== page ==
In April 2021, I was finally about to start my third year in the hospital and take on new responsibilities taking care of patients and working with the hospital teams. This was going to be very different from my first two years where I had studied every muscle, bone, and nerve in anatomy lab, memorized countless drug names and functions, and labored over the Kreb’s cycle for the fifth time in my education. In your third-year rotations, you finally get to apply what you learned your first two years. You start to feel like a “real doctor.” Every day is different, which is what makes it exciting, but it’s also what makes it terrifying. You have to think on your feet, you’re constantly changing services with who you’re working with, and you have absolutely no idea where anything is in the hospital. It’s a whole new world.
A month before, in March 2021, I went diving with my brother in Islamorada, Florida. He is a very experienced diver and dive instructor, whereas I had only been scuba certified for a year. I had about ten dives under my belt, but they had all been just with my brother in some nice, calm springs in Florida, where the most threatening thing you encountered was a small, soft-shelled turtle named Virgil who got in your face sometimes. You don’t even have to jump off anything, you just slowly walk down a staircase. For my first ocean dive, I was really excited, and a little nervous—it was an entirely new experience for me.
The first day we were supposed to go out, the charter got canceled because of high winds and seven-foot swells. The second day, the charter decided to go out, and we were expected to have five-foot swells. But the sun was shining, the water was turquoise blue, and I was ready to do my ocean dive. The ride out to the dive site was rough. Have you ever meticulously assembled your dive gear while being bounced around on five-foot seas? How about putting on a skin-tight wet suit? Not fun. When we stopped moving, it was worse. The boat was moving up and down like a see-saw. Luckily, I don’t get seasick. I can’t say the same for some of my fellow divers on the boat.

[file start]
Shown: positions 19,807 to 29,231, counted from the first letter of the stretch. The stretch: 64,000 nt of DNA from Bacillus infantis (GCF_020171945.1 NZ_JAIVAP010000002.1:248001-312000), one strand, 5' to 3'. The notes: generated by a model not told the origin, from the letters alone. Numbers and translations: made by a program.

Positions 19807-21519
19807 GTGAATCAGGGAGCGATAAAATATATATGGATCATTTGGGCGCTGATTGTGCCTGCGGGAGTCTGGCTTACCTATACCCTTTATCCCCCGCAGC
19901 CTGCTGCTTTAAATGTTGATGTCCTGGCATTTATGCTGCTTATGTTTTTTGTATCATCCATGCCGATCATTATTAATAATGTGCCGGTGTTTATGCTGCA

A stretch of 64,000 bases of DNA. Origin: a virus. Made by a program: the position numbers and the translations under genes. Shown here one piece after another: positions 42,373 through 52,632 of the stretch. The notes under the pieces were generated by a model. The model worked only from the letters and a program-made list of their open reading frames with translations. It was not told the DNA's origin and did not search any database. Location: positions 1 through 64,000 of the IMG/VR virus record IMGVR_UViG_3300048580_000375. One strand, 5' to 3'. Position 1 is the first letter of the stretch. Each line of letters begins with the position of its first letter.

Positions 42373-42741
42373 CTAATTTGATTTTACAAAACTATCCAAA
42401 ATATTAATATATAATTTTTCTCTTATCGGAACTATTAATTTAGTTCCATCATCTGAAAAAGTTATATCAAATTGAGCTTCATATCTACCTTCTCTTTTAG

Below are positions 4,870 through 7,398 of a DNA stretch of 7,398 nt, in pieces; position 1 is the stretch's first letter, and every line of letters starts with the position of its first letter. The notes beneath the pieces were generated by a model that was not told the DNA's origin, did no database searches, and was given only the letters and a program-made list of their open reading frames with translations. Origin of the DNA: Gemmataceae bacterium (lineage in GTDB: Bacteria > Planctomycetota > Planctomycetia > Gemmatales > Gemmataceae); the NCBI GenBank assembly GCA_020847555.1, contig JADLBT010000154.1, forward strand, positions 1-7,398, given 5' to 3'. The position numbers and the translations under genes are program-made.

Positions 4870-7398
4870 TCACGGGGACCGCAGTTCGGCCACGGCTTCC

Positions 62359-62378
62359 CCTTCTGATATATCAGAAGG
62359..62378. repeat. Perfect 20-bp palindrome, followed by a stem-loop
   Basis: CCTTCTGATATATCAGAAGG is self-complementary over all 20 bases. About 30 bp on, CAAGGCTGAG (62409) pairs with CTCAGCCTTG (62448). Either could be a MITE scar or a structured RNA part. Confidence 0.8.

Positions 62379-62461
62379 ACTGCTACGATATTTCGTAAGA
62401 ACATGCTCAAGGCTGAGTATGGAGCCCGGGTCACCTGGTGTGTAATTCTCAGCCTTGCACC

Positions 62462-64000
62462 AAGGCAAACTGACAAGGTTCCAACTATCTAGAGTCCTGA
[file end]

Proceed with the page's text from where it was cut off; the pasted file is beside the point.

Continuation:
The boat dropped anchor, and in a daze, I remember suiting up and putting on all of my dive gear. I looked out at the roaring sees and thought, “you want me to willingly jump into that?” I looked around and thought that at least I’d get to see some other people jump in before me, so I could see how it’s done. Nope. Did I mention I was the least experienced diver on the boat? The captain pointed to me and said, “you’re up first.” Oh great. So, I hobble over with my 50 pounds of dive gear to the edge of the boat where I look down into the choppy seas, and my heart is racing. In that moment I had two options 1) chicken out or 2) jump on in. I took a breath, and then I remembered I wasn’t doing this alone. There was a dive master in the water waiting to help me after I jumped in. There was another dive master on the boat in case anything happened. The captain was holding onto my tank before I leapt in, so I didn’t fall. And my brother was right behind me. I looked at the dive master in the water, who gave me a reassuring nod, and I jumped on in. And I must’ve looked a lot more confident doing it than I felt, because after I was in the water, the captain said, “I like this chick, she’s no bulls***.”
I “swam” (more like thrashed around) towards the buoy and held onto the rope attached to the boat. After my heartrate settled down a little, I stuck my face in the water, looked 60 feet down onto a reef at the bottom of the ocean where I was about to be in a few minutes, and I realized what I was about to do was pretty amazing.
All along my way through medical school and my time underwater, I’ve come to appreciate how things are different from what they look like on the surface. Sometimes you have to dive in in order to appreciate the beauty and extraordinary experiences that are waiting for you. My preconceived notions have been uprooted, and I’ve come to appreciate that there is a science and an art to everything—medicine and scuba diving included.
All of this is to say, there are going to be some tough, anxiety provoking, unexpected situations that life throws at you. And I’m a planner. I like to know what to expect when I’m going into a situation, and I want to prepare for every possible outcome. But that’s not realistic. You can’t predict and prepare for five-foot waves on your first ocean dive. You can’t prepare for every patient that will die, or every senior physician that asks you a hard question. You just have to trust yourself, and trust that you’ve trained and prepared as much as you could have, and whatever you didn’t prepare for, you can figure out along the way or ask for help. Whatever you get wrong, you learn from. Because you’ve got a whole team behind you—someone in the water ready to help, someone holding on to you so you don’t fall, and family behind you. There are some exciting and nerve-racking things you can do in this life. Whether it’s scuba diving or being trusted to take care of patients, I’ve realized you can take what you learn in every aspect of your life and weave every victory you have into those new challenges. And once you take the leap, you realize that not everyone gets to do what you’re about to do, and that feels pretty special when you think about it.
Claire Novelly is an SDI Advanced Open Water Diver with plans to pursue her career as a physician in either Aerospace Medicine or Undersea/Dive Medicine. She can be reached via email at firstname.lastname@example.org